Feature

It's time for your midyear financial review!

And more of the week's best financial advice

Here are three of the week's top pieces of financial advice, gathered from around the web:

Doing a midyear financial reviewJune is an "ideal time" for a comprehensive financial checkup, said Kimmie Greene at US News. Start by taking a look at all of your fixed and discretionary spending. "Check out a budgeting app to begin tracking expenses," if you aren't using one already. Then, move on to savings. "All too often, savings are considered to be whatever is left over after bills and expenses are paid." But it's better to have a deliberate plan that addresses small and large goals. "Midyear is also a great time to check in and make any changes to optimize investment returns." Finally, do "some soul-searching on income." If you're not making enough to cover expenses, it might be time to start a side hustle. "Even a garage sale may go a long way."

Who pays for tree damage?If your tree falls on a neighbor's property, whose insurance pays for the damage? asked Kimberly Lankford at Kiplinger. In most cases, it's your neighbor who files the insurance claim. Homeowner's insurance should cover any damage to the house or other structures, while comprehensive auto insurance should pay for repairs on any vehicles. "However, if your neighbor can prove that you were negligent — if, for example, he had sent you a letter asking you to remove a dead tree that an arborist had determined posed a safety hazard — he may try to get you to pay for the damage." If you own your home, it's a good idea to have an arborist conduct a tree survey every year so you can deal with any problem trees before they fall over.

Considering travel insurance"If you're spending big for a vacation this summer, it's worth weighing another purchase: travel insurance," said Kelli B. Grant at CNBC. Before buying, add up the change and cancellation fees for your various travel arrangements and activities, like flights and theme park tickets. "If that total is more than you're willing or able to lose, then travel insurance is worth a closer look." A named-exclusion policy covers a "limited range of events and scenarios" and usually runs 5 to 7 percent of the cost of your trip. Cancel-for-any-reason coverage is just that, and usually costs 8 to 10 percent. You may also want to consider insurance with medical coverage if you're headed abroad, or to a remote area where getting to a hospital would require evacuation. Also remember: Many credit cards offer some form of insurance on travel arrangements purchased with the card.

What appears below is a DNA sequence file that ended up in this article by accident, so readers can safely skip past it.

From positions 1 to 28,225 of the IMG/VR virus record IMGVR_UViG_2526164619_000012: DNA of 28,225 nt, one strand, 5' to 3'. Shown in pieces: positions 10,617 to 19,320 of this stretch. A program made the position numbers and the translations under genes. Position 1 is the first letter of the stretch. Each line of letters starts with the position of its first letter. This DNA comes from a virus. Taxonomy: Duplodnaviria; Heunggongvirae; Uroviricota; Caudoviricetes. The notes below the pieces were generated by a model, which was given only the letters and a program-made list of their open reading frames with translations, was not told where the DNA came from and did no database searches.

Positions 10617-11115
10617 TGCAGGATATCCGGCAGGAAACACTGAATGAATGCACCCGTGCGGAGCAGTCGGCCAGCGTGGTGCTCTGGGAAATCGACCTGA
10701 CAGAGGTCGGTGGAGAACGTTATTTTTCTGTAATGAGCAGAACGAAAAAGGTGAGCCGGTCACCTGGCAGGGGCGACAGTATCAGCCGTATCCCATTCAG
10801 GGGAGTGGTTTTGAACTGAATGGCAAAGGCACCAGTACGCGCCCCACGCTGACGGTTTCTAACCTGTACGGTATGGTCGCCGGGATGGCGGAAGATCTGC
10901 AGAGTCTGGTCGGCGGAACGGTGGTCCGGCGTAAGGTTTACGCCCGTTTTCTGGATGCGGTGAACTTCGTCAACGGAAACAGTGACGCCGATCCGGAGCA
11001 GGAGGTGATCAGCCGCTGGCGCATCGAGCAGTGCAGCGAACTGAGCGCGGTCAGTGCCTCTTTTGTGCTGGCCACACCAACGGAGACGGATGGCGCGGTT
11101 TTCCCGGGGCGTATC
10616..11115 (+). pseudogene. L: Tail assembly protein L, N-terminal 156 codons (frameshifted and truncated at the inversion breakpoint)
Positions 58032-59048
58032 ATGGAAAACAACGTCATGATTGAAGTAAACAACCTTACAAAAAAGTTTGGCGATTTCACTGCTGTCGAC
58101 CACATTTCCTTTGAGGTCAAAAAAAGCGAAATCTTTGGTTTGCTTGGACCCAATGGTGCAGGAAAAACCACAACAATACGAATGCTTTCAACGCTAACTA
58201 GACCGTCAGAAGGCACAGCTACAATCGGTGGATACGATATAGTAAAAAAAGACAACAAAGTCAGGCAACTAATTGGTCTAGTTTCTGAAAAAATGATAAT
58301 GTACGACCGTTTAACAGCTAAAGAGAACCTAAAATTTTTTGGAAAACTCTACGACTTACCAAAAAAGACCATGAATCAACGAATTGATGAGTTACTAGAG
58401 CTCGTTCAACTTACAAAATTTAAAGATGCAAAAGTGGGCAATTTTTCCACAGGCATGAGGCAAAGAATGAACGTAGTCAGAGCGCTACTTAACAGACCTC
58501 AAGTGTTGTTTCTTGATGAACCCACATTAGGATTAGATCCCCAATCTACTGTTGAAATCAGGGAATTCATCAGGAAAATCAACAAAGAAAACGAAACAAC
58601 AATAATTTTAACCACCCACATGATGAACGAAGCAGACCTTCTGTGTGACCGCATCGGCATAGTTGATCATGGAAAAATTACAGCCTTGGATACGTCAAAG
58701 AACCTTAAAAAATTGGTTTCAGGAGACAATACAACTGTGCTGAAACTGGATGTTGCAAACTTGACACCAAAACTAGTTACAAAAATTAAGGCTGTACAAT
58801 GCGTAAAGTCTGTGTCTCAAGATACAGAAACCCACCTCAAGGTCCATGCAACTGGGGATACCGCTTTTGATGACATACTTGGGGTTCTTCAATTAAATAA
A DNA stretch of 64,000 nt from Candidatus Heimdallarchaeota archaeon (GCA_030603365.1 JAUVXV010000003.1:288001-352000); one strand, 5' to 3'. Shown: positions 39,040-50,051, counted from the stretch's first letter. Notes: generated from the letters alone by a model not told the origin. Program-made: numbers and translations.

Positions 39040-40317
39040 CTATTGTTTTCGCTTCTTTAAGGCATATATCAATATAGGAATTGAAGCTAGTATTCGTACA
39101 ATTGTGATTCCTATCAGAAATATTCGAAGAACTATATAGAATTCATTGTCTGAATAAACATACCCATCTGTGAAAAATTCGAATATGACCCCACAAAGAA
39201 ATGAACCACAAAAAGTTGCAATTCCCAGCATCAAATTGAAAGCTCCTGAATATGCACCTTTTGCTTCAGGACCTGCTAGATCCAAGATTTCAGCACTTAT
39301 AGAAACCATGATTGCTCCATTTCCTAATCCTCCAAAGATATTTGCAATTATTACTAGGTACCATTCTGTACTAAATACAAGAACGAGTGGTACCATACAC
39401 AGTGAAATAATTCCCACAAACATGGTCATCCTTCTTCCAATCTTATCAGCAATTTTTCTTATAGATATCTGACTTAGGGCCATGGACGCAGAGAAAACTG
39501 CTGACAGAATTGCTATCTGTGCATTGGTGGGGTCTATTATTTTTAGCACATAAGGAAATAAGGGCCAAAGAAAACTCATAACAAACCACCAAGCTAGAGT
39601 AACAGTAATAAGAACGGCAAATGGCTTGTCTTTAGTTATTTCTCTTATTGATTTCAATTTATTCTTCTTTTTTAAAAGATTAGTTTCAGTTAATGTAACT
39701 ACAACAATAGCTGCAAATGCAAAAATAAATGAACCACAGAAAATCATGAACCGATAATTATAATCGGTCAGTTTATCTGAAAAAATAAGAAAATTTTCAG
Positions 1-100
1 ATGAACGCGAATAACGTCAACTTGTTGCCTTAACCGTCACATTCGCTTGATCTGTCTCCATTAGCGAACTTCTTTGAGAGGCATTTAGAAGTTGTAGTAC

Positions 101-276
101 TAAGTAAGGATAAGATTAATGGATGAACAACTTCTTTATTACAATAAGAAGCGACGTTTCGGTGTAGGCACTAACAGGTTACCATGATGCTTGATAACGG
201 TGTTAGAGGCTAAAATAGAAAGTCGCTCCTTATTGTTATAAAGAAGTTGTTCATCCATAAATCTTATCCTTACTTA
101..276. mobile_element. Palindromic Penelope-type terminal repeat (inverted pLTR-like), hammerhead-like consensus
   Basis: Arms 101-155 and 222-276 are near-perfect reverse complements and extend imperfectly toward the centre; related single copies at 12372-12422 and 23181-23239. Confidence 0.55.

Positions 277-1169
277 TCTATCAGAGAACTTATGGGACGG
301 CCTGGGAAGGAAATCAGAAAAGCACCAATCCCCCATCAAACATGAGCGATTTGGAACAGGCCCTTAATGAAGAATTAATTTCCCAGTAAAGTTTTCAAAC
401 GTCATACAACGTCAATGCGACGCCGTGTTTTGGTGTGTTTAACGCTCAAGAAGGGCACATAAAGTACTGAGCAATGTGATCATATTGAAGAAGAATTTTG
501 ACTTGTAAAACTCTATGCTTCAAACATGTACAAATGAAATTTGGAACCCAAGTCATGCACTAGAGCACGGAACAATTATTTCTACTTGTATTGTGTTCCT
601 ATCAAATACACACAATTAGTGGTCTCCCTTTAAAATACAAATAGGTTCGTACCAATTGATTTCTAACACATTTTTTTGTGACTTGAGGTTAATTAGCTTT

Recommended

The daily business briefing: January 20, 2022
A plane lands at LAX
Business briefing

The daily business briefing: January 20, 2022

The daily business briefing: January 19, 2022
The Blizzard Entertainment campus
Business briefing

The daily business briefing: January 19, 2022

Microsoft's Activision Blizzard bailout
Bobby Kotick.
Picture of Ryan CooperRyan Cooper

Microsoft's Activision Blizzard bailout

New York AG seeks to compel Trump, Don Jr., and Ivanka to testify, details new fraud claims
Letitia James
Size Matters

New York AG seeks to compel Trump, Don Jr., and Ivanka to testify, details new fraud claims

Most Popular

California deputy DA opposed to vaccine mandates dies of COVID-19
Kelly Ernby.
covid-19

California deputy DA opposed to vaccine mandates dies of COVID-19

Joe Biden meets the press
President Biden.
Picture of Joel MathisJoel Mathis

Joe Biden meets the press

Fans raise thousands of dollars for animal shelters as part of the Betty White Challenge
Betty White holds an adorable puppy.
thank you for being a friend

Fans raise thousands of dollars for animal shelters as part of the Betty White Challenge